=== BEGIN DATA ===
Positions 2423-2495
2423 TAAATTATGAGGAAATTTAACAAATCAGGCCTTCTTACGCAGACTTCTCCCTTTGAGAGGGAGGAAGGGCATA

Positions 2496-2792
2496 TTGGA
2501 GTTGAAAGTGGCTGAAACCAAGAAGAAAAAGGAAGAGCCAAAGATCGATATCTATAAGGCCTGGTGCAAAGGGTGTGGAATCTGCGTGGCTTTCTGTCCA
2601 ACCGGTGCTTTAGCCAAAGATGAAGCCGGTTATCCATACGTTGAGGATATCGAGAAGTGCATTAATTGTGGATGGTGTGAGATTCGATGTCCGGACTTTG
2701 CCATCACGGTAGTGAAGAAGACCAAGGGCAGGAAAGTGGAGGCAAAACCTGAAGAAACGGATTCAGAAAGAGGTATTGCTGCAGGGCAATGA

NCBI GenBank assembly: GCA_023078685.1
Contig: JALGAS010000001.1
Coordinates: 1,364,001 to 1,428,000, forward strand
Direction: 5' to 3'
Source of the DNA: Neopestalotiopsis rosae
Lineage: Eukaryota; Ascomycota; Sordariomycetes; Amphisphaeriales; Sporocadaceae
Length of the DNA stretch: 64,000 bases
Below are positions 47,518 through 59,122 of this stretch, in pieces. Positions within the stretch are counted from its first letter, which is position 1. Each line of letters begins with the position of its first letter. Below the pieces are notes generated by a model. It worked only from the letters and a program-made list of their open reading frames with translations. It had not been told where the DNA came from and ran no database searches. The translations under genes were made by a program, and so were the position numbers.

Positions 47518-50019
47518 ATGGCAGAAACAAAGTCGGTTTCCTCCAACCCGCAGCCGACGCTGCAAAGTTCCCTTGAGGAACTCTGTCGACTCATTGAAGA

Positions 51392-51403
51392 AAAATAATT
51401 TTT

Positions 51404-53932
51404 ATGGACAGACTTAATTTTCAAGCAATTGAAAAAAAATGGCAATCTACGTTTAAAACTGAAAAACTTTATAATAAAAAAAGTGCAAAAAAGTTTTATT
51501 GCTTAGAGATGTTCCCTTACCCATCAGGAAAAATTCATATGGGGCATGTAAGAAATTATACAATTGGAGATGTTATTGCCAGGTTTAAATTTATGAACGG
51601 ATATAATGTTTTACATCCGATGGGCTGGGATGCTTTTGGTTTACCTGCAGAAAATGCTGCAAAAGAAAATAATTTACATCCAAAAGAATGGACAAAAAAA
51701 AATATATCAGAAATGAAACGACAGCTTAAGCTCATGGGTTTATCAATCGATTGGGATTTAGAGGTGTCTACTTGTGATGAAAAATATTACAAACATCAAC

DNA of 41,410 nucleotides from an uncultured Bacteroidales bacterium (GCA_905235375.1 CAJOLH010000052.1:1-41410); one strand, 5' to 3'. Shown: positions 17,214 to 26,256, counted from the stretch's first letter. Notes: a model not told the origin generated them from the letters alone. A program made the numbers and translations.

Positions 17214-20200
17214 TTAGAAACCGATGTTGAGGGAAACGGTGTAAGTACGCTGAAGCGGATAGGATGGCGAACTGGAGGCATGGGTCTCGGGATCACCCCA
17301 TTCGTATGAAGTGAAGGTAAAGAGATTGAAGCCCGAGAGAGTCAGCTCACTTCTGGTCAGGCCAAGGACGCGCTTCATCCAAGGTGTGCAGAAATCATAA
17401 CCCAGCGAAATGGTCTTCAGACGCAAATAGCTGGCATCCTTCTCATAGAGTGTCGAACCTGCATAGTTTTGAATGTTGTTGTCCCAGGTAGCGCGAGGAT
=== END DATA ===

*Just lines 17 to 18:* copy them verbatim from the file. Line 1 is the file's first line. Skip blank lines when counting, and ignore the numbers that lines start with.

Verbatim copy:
47518 ATGGCAGAAACAAAGTCGGTTTCCTCCAACCCGCAGCCGACGCTGCAAAGTTCCCTTGAGGAACTCTGTCGACTCATTGAAGA

Positions 51392-51403